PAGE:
Originally Published in Retail Observer.

By Paul MacDonald
PMD Group

Every economist is struggling with that question, just as you and I are, too. The timing of the reopening and the strength of the expansion will depend on business and consumer behavior, government finances, and a global recovery. There are a lot of variables, but not a lot of certainty.

When the crisis hit in March the stock market, business, travel, schools, and all social events came to a screeching halt. If you were like me, you quickly cut all expenses that were not essential to preserve cash flow, and in many cases you laid off employees. Fortunately, appliance sales and repairs were deemed essential services and could continue operations in most states. But just because appliances were deemed essential, not all customers wanted service people coming into their homes for fear of their bringing the virus with them. Appliance repair business took a significant hit, and in some cases as much as a 75% decrease in service demand hit several markets.

During this time of slower demand, it will be good to work on preparing your business for when things turn around, to ensure that you’ll be ready. For example, now would be a good time to decide if you really need certain expenses and staff that you may have laid off.

It’s an excellent time to evaluate your online presence, since customers might be weary of going into businesses when the economy restarts. You’ll need to be findable online more than ever. Social distancing may be the norm for years to come, until a vaccine can be developed. Can your customers find you online easily? Can they book a service call online 24/7? Do you have good reviews online? These will be crucial to your future business, and if your online presence is weak you’ll need to fix it fast.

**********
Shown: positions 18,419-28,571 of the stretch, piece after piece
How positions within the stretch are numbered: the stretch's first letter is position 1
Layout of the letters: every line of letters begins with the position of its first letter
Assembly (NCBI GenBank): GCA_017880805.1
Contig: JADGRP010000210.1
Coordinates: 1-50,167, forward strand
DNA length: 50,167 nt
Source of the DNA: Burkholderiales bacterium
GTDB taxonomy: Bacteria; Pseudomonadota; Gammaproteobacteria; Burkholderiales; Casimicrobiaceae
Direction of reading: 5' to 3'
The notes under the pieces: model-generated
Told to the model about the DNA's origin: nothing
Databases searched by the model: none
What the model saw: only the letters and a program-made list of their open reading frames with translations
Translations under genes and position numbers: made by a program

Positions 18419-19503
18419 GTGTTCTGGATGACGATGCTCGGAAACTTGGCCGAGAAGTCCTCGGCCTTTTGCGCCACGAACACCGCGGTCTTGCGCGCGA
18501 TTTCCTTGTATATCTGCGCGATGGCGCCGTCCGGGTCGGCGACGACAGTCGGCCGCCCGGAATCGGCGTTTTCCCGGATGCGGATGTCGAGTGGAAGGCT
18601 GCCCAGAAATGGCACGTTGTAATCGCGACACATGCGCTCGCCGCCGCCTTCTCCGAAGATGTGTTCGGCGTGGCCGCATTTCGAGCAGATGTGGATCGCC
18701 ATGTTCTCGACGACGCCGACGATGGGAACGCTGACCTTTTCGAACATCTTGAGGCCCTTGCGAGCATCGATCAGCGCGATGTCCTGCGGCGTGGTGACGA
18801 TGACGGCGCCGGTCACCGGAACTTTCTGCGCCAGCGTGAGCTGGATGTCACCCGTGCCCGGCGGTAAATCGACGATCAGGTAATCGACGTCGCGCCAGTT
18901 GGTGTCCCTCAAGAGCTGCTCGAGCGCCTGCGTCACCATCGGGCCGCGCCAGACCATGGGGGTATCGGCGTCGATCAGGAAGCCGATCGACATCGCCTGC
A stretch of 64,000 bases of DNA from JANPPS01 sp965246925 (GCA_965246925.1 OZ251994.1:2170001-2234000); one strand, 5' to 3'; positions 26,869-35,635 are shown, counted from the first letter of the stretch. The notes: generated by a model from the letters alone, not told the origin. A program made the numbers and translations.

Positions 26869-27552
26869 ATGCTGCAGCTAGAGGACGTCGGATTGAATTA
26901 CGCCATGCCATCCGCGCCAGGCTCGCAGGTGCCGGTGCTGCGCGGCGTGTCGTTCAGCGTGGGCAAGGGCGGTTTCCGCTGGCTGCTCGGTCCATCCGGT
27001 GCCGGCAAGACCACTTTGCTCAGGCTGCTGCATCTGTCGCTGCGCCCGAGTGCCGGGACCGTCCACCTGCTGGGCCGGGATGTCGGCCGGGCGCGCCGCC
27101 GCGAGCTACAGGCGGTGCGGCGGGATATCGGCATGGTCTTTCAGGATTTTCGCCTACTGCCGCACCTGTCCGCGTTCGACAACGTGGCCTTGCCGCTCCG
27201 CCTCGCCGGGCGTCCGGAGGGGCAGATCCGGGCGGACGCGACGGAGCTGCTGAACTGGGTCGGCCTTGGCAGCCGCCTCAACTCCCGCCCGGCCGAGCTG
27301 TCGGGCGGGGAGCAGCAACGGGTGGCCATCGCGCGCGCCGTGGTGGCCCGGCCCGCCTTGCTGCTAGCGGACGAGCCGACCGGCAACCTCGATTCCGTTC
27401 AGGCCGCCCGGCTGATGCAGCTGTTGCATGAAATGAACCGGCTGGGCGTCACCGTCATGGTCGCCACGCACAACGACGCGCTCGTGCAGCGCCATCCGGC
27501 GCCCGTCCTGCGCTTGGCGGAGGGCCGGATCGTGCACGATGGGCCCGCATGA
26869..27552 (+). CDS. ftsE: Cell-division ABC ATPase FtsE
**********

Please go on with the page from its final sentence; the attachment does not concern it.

Regarding the trillions in stimulus dollars that the federal government is spending, much of it will have to be repaid in one form or another. Be it by payback or raised taxes, you can bet it’s going to cost us all more. More to travel, more to eat out, more to buy groceries (already), and yes, the price of gas will go back up.

Virtually every service will cost more, to help repay all the money that has been borrowed and or pumped into the economy to stave off a recession. It only makes sense that your service call rates need to go up as well.

You can’t possibly continue with the service rates you charged last year, as all of your operating costs will increase, including the food on your table. Consumers will be feeling the increases across the board in everything they purchase. Don’t miss this opportunity to raise your rates.

How much? To raise your service rates enough to deliver a profit, you’ll need to understand your cost of doing business and set your rates based on the new costs. Fortunately, United Appliance Service Association offers its members a free cost of doing business calculator that can help you establish what your new rates should be, based on your business’s costs and efficiency (visit www.UnitedServicers.com). Now is not the time to charge what others are charging, but to understand how much it costs you to run service calls, and your business in general. We should all be charging professional flat rates, and not working on time and materials. Check out the Blue Book Flat Rate Repair Guide from MyPartsHelp.com. It’s worth it!

UASA membership has many resources to address these issues. You are not alone – we’re all in this together, and UASA is here to help you. The economy will turn, and we will survive this crisis.

See original publication on Retail Observer.